AE: A Perspective on Seven Years
No good deed will go unpunished
Seven years ago AE walked out onto the open sun lit field that is books. The day was 3 September 2002. I was a book collector beginning what I expected to be my obituary project. Not that I thought it would kill me, rather that it would be a contribution that might matter in some then yet to be defined way to book collectors into the future. I was 56. I did not know what I was getting into.
The field, that to this layman looked disorganized, was in fact a group of ever-adjusting parts that had no interest to be included in anyone's concept of the future other than their own. There was no embrace of the inevitable. To those connected to the past the net would be an incremental extension, to pure net enterprises, a new world. Think of James Cagney on his way to the electric chair and you can sense the initial enthusiasm of many dealers. They, their associates and associations were preeminent in the era then just ending and they had no interest in a world they did not continue to dominate.
Contempt, distain and disregard however did not kill the upstarts. eBay, Google, Amazon, Abe and Alibris each established themselves as factors. Others failed or were combined. Those that succeeded ran the IPDA gauntlet: first ignored, then pilloried, decried and finally provisionally accepted. I say provisionally accepted because many in the field continue to hope the main players will fail even if they themselves can not succeed. It has turned out that better, quicker and broader methodology soundly trumps tradition. What was first a nuisance became a fistfight and is now an evolving electronic reality.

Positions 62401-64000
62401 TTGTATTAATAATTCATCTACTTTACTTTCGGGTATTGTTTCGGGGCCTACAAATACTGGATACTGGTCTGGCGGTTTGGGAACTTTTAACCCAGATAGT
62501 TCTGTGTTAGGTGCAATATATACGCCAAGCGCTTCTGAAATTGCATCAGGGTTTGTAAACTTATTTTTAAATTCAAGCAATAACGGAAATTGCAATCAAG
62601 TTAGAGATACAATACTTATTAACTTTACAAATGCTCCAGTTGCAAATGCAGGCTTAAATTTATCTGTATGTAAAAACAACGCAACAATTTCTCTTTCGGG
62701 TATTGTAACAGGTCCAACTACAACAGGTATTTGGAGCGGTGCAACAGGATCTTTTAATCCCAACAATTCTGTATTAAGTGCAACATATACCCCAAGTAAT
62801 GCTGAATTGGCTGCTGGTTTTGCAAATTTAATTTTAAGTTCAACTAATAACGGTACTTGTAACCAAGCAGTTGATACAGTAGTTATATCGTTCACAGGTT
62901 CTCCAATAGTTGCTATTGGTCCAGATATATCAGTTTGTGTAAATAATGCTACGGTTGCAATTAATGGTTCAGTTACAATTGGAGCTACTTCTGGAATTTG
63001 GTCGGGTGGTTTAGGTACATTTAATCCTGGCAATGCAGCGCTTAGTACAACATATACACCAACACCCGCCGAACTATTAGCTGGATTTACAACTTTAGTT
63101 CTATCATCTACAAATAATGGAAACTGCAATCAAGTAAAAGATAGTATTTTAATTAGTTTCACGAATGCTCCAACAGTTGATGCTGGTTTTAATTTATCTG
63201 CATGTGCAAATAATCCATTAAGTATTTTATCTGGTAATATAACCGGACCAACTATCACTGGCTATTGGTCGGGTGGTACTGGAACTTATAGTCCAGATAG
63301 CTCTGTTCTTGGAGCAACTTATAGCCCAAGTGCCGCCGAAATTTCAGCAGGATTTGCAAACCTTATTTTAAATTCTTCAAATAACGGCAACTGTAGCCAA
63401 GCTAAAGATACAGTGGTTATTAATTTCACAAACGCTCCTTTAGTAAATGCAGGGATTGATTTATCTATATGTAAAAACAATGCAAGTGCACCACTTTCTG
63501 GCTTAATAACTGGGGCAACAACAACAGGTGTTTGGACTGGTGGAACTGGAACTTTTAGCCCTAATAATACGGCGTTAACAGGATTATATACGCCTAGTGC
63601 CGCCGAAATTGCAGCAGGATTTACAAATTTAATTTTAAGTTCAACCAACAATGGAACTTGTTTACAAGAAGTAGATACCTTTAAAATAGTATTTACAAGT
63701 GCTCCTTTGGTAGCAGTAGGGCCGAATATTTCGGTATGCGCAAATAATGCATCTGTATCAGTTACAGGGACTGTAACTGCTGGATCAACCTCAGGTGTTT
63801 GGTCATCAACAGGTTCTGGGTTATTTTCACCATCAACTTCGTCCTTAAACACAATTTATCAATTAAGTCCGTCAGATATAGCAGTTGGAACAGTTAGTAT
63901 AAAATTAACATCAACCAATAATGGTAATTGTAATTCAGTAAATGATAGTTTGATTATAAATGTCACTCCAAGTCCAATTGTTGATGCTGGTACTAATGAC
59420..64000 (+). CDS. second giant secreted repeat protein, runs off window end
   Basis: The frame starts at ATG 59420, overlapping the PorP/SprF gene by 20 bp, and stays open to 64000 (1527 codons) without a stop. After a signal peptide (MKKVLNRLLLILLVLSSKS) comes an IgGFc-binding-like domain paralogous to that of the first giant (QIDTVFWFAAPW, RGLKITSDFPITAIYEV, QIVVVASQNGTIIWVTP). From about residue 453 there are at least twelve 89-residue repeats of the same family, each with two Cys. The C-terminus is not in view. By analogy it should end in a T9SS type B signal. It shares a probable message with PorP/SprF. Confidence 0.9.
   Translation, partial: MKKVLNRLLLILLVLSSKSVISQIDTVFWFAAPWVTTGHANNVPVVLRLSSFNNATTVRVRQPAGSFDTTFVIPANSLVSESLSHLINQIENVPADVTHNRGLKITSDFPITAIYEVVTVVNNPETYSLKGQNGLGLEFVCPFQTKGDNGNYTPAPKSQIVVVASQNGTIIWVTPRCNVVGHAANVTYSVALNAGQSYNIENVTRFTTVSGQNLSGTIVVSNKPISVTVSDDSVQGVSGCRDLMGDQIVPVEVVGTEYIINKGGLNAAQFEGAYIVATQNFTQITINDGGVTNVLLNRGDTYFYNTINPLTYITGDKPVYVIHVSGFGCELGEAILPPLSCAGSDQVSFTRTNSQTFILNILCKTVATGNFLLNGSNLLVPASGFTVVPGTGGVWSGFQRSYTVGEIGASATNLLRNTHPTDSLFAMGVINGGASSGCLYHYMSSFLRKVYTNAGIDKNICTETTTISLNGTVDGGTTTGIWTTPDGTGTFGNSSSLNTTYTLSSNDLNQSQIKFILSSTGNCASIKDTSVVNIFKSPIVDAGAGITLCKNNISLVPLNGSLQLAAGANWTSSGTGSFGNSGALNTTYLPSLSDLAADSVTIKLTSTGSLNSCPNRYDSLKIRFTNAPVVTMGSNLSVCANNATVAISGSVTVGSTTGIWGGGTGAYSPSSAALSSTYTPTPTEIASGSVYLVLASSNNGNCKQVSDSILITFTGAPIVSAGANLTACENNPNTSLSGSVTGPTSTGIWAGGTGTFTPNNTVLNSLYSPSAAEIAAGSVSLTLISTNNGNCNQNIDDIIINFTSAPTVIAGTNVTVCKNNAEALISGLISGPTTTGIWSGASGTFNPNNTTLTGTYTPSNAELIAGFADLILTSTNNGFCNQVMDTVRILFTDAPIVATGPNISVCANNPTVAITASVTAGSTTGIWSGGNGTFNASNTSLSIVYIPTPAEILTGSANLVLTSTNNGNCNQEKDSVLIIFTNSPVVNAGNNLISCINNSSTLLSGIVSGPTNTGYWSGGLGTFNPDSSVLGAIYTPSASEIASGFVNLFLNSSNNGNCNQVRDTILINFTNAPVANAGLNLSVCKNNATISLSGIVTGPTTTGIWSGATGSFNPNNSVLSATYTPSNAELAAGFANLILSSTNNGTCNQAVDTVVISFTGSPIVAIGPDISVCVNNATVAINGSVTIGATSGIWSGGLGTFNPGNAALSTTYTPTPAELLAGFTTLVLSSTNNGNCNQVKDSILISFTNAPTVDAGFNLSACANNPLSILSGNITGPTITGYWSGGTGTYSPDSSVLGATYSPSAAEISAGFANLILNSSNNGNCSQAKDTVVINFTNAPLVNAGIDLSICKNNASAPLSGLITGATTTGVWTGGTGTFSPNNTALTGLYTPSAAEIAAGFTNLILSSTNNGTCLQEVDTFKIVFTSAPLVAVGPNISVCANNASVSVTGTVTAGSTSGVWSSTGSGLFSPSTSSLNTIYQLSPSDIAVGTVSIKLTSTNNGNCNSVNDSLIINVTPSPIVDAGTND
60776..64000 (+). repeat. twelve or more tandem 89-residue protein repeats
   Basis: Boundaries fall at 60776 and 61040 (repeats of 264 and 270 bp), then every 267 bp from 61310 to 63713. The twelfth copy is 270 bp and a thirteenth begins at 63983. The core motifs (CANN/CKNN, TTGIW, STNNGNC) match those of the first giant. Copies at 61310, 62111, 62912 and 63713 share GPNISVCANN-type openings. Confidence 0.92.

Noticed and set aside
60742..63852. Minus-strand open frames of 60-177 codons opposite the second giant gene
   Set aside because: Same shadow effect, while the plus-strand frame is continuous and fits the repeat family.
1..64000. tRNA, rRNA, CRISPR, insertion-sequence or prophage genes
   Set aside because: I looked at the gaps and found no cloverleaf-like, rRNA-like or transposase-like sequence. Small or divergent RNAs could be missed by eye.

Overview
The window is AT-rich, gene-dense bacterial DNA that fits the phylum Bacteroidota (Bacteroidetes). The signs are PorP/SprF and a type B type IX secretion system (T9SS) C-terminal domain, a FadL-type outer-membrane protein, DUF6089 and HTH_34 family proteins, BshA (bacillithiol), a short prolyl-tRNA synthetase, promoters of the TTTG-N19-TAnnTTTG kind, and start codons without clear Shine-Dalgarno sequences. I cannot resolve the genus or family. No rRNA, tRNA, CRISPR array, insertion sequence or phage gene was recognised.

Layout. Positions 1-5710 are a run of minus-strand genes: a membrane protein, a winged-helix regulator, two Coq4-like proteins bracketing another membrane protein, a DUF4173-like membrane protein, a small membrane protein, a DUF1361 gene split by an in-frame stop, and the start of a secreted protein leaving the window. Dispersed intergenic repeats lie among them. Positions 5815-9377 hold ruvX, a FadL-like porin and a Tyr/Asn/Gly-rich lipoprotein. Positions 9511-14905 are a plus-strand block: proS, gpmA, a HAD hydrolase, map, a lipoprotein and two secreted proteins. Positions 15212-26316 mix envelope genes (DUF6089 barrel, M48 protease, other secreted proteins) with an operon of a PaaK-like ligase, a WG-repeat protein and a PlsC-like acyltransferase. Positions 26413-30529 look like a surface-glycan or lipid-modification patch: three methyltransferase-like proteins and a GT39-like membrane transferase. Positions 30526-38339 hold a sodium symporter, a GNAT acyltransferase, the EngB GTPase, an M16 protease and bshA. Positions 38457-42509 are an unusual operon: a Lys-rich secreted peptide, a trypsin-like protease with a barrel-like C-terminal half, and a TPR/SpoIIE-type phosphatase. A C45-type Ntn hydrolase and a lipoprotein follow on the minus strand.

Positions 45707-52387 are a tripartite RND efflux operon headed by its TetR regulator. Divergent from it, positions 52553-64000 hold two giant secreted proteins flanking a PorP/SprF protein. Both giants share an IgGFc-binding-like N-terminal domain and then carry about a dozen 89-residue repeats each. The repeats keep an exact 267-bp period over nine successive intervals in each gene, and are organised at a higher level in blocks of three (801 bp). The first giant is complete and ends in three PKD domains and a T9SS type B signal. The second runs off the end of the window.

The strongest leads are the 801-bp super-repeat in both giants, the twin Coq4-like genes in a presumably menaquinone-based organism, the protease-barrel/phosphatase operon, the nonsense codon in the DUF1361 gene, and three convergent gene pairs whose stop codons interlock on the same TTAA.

When AE came on the scene the stage was already set. I expected databases to reorganize not only books but in time all collectibles and to be thanked for playing a small part in effectuating it. I did not anticipate apathy or resistance and quickly encountered both. I expected dealers to both want and need quick access to information. About this I was both right and wrong. Many dealers, from the outset, embraced the AED (Americana Exchange Database) although its footprint was tiny. Others excoriated it. On day one it was hardly more than all of Sabin, Howes and a few other sources: 151,000 records altogether. Seven years later we add twice that many records every year - roughly a thousand new records every day. The total today is 2,156,297. Today about 20% of the dealers active in the rare book business subscribe to AE services.
As their numbers have increased so too has their use of the AED.
In the first few years the test for likelihood of renewal was the number of times a member logged into their account during the year. Below 7 log-ins a year the chances of renewal were small. Between 7 and 22 logs many renewed. For those who logged in 23 or more times renewal was certain. Today a typical member logs on 200 to 300 times and many more than 500. Institutional accounts access the AED, in some cases, 3,000 to 4,000 times.